There are two types of TB infection: a latent infection, which is asymptomatic, and an active infection, which develops in a small number of people with latent infection. In a latent infection, often the only sign of infection is the positive PPD test. And here’s the important thing to remember: people with latent TB infection cannot spread the TB bacteria to others. Before you would be able to spread TB to others, you would have to breathe in TB bacteria and become infected. Then the active bacteria would have to multiply in your body and cause active TB disease. Active TB can be diagnosed by taking chest X-rays, microbiology samples, laboratory tests and a thorough medical history. TB is huge public health problem globally. Andrew Speaker, who had multiple drug resistant TB and boarded a couple of commercial flights to Europe and back, probably put others at risk.
I was screened for TB before I started volunteering at St. Luke’s. Being in Ecuador the summer before, it was a good chance that I was exposed to TB there. As a precaution, my doctor put me on one year course of Isoniazid, so my latent TB didn’t have a chance to develop into an active TB somewhere down the road where it could become infectious. My chest X-ray was negative, and I was allowed to work with sick people in the ER at St. Luke’s. Even today, I regularly get chest X-rays to confirm that I do not have TB; I needed a chest X-ray prior to starting Clinicals in nursing school.
Anyway…the doctor shouted:
“Uh, CODE BLUE STAT!”
And I’ve seen dreamy Noah Wyle scream enough codes on TV: a code that is normally reserved for a dying patient was called for me. What the hell is going on? I was so confused.
Before I knew it, what looked like the entire hospital staff ran into my room. I think I saw a crash cart.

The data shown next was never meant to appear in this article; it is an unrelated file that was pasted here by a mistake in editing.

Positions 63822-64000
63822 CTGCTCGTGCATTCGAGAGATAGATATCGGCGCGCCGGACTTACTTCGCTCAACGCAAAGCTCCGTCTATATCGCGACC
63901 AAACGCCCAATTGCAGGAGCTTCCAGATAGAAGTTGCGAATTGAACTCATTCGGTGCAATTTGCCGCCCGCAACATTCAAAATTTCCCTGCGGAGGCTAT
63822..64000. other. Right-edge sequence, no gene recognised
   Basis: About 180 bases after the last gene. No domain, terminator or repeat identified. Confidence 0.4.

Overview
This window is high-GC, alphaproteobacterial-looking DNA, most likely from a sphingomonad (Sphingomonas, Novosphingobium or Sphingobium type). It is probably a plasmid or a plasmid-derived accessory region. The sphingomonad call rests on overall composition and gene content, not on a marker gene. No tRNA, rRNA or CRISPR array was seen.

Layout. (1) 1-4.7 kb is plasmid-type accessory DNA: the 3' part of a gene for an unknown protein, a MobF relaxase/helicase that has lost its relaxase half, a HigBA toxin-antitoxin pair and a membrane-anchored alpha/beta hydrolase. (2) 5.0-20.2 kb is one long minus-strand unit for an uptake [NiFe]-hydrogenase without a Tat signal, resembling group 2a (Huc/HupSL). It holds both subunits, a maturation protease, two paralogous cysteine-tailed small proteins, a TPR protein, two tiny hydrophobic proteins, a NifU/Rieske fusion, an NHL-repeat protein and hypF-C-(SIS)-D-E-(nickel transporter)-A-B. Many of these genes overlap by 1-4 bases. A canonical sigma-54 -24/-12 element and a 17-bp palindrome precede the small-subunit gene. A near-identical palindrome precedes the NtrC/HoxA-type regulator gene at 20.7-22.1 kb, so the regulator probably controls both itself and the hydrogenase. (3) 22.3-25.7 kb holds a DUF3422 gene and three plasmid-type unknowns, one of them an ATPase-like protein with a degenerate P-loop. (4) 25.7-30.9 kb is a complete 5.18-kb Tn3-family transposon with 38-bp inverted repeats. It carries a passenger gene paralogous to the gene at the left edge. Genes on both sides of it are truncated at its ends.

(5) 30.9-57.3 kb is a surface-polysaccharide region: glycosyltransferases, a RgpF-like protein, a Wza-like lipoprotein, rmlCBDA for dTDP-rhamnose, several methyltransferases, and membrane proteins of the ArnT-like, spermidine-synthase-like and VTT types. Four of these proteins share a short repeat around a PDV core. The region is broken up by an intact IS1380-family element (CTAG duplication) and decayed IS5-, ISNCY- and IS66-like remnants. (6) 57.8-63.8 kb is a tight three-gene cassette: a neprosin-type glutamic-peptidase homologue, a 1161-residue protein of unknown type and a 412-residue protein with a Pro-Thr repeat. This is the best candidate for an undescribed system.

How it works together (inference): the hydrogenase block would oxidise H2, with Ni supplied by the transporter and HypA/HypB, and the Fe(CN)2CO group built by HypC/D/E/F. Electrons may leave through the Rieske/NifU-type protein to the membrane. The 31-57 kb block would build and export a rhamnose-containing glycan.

“This girl has possible TB!” Before I could plead my case, a nurse hastily placed a mask over my face. “This is for the protection of all our patients at the hospital. To protect them from you. “ Why not slap a scarlet TB on my chest, lady!
“But, I don’t have TB! I was just exposed! I had a chest X-ray that was negative!” A wheelchair appears. “We cleared the X-ray room, doctor.” (Cleared the X-ray room? Like there were people in line for X-rays on a Sunday night ?) I get whisked away to X-ray.
Of course, the chest X-ray was negative. I didn’t have TB. Were they taking precautions by putting a mask on me? Yes. Did they go a little overboard in calling a code? Maybe. Could they have asked if I was coughing up blood (no), having night sweats (not at all) and experiencing recent unintentional weight loss (I wish!), all symptoms of active TB infection? Sure.
I was put back in the room; the face mask was removed. The tired, moustached physician explained to me why they did what they did, as he was writing a prescription for antibiotics. I likely had bronchitis.
“Where do you normally get your prescriptions?” he asked, looking up from his prescription pad.
“Well, we usually get them from Nurse Dotty.”
He cocked his head to the side and stood up. “Do you…um, do you live in a group home?”
I hesitated. It’s late. I’m tired. I live in a dorm. Is that what he meant?
“Group home? No! I live in a dorm. At Ripon. Nurse Dotty is the nurse there.”
He shook his head, ripped the prescription from the pad and handed it to me. “Uh, yeah. Well, feel better soon.”